I saw my "baby" bloody in a ditch--just hit by a car. It was almost like an out of body experience. Well I've never had an out of body experience, but if I were to have one, this is how I envision it would be. What was coming out of my mouth and what was running through my mind weren't matching up, but it's possible that's how I'm wired (you'll never know though). Regardless of the words that were coming out of my mouth, in my head I was thinking, "He's conscious. This is good. He's going to be ok." We get to hospital #1, and by this time I was in full on rational, get things done mode. Within 30 minutes we had 7 friends standing outside of his room listening to the doctors and praying like crazy. The news came that he had no broken bones, no internal injuries, but he did have a fractured skull and a hematoma on his brain, so we were headed to the trauma hospital. Still in rational mode, although survival and denial mode are probably more accurate, the thought that was running through my head was, "If they take the clot off, he's gonna make it." As they wheeled him away for surgery, I asked the doctor if he was going to make it, and she said yes. I was so relieved, I asked her for a hug, and we went on our way down to the waiting room. At that point, in my head was, "If he gets through surgery, he's gonna make it, and he's going to be fine. We'll be on our way home soon and this will be a distant memory." Fortunately, that is how it played out, although the distant memory part isn't there yet.
Over the past three weeks, I've begun to process and feel the weight of what could have been. You see, to me, I figured if Aaron made it through surgery he would make a full recovery. I didn't comprehend at the time that he could live, but with different long term outcomes: brain damage, paralysis, vegetative state....I'm not sure that I still fully comprehend that. Quite honestly I don't want to fully comprehend that. Having a mostly non-verbal kid to begin with is trickier to assess pain, emotions, and what he's really thinking. We had a follow up at Children's Hospital a week and a half after the accident. I didn't know what it was going to be for, I just do what the doctors tell me to. When we got there the appointment was with the rehab team. Rehab? Well that didn't occur to me. Huh. Again, because of his autism, it's different. They asked us a ton of questions (because Aaron certainly wouldn't answer them) and looked him over. I kid you not, the doctor said, "I don't understand. I don't understand how he could have the injury that he did, and be where he's at today. It doesn't make sense." I understand. This is where faith and science don't meet. I walked away with the realization of how much of a miracle my son is. A week after that, we were back at Children's for a follow up CT scan and appointment with neurosurgery. Another layer of realization.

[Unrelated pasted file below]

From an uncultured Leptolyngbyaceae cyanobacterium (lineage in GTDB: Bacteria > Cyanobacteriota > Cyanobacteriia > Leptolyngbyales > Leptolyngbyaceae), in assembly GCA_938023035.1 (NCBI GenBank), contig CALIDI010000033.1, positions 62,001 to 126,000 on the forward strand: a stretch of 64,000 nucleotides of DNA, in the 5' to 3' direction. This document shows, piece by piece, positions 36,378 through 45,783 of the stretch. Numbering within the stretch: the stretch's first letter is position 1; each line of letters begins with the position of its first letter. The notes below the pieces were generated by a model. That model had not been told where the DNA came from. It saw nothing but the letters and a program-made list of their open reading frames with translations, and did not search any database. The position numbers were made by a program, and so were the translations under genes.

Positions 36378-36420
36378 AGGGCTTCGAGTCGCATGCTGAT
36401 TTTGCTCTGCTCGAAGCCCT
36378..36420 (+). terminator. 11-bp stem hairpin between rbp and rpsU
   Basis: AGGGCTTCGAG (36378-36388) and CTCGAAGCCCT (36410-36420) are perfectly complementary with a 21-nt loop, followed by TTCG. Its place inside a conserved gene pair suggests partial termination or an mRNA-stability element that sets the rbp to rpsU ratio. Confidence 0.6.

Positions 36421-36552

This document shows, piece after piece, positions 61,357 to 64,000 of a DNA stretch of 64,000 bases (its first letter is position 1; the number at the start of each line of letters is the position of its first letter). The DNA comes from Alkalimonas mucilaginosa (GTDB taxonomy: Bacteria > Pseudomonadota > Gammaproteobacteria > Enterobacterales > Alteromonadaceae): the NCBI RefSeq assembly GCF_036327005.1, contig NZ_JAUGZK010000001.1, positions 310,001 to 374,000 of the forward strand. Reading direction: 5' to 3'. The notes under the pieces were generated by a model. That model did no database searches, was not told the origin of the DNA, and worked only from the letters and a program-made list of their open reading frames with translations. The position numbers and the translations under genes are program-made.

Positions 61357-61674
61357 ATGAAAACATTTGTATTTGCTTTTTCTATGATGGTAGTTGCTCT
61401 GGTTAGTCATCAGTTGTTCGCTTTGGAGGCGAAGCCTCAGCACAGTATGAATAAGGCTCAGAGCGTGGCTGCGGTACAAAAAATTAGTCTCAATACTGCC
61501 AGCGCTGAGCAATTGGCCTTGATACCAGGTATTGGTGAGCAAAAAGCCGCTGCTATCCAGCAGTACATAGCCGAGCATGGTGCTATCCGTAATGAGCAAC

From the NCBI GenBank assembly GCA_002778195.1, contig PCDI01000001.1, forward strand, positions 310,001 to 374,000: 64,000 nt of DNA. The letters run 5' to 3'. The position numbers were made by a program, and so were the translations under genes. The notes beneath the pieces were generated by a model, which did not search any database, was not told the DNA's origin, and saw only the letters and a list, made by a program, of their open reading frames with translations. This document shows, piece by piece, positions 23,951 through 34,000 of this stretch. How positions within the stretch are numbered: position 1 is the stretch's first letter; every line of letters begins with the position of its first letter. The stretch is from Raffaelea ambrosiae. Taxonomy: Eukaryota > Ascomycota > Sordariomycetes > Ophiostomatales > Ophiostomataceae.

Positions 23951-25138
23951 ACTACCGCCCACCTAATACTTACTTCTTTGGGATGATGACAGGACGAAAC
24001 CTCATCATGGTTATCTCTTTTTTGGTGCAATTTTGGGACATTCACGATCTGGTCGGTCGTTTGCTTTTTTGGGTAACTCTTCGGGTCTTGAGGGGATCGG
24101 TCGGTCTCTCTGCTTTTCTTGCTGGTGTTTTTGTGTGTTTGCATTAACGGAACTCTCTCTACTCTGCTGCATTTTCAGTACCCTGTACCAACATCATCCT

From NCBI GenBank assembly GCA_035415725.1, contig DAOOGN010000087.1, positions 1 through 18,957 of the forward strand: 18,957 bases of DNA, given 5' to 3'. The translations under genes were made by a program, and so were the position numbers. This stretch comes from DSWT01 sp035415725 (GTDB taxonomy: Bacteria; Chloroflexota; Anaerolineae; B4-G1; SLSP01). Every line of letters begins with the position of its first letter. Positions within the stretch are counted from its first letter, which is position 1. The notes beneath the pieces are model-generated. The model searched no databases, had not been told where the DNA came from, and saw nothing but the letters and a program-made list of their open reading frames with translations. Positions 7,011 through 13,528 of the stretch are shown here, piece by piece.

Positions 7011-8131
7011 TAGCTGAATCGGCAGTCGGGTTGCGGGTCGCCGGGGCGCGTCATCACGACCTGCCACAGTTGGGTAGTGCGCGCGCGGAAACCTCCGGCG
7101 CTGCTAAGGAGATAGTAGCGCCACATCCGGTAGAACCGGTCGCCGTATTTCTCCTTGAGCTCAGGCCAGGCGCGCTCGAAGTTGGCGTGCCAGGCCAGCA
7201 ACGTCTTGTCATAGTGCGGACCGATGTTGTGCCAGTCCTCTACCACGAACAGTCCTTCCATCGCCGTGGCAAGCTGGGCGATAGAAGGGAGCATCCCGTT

Modern medicine is amazing.
I believe that faith in God and the power of prayer, resulted in a miracle.
It's a miracle my son is still here on this earth.
It's a miracle my son is functioning like he was before the accident.
We met the driver of the car the other day. A very, very nice man. A man who felt terrible and told us that was the worst night of his life--the sound of the accident still plays in his mind. He quickly added that it was probably the worst night of our lives as well. I showed him the image of the CT scan, and he showed us a picture of his car (I will no longer make fun of Prius'...at least I'll try not to). Looking at the damage to the car the man told me he was surprised that Aaron didn't have a broken pelvis. Huh. That thought never occurred to me. He gave Aaron a hug and went on his way, hopefully with some closure. I walked away with another layer of realization of what could (should) have been.
I drive that road often. Last night I was driving and watched my speedometer go to 35 mph. Aaron was hit at probably 35 mph. I visualized the accident happening as how I understand it went down. I was sick. The extra layer of cushion Aaron has, his insane flexibility, and him not understanding what was about to happen and therefore not tensing up, helped. Having autism played a part in saving his life. Another layer of realization. If he were a "typical kid" I could better assess where he's at right now, but alas, he's a guessing game. In my denial of what could have been, I find myself treating him as if nothing ever happened. He has this tic now that he didn't do before the accident that annoys me--how's that for ungrateful? I have to keep reminding myself (with the help of my neighbor the nurse) that he just had a major accident that he shouldn't have walked away from.
So here I am, 25 days after my son got hit by a car, and my biggest problems with him are keeping him off the scooter (which was easy as soon as we hid them in the neighbor's garage), keeping him off the trampoline (not so easy), and jumping through all of the insurance hoops. On a side note, if you tell doctors you own a trampoline, they suddenly treat you like you are a child abuser and belong in prison. Just letting you know! As time goes on, I am more and more thankful for his life, as challenging as it may be. The little things just got a lot bigger, and the annoyances got a lot smaller. I'll have to remember this the next time he ruins something! Or maybe even now as he picks out the marshmallows in the Lucky Charms and throws away the rest. :)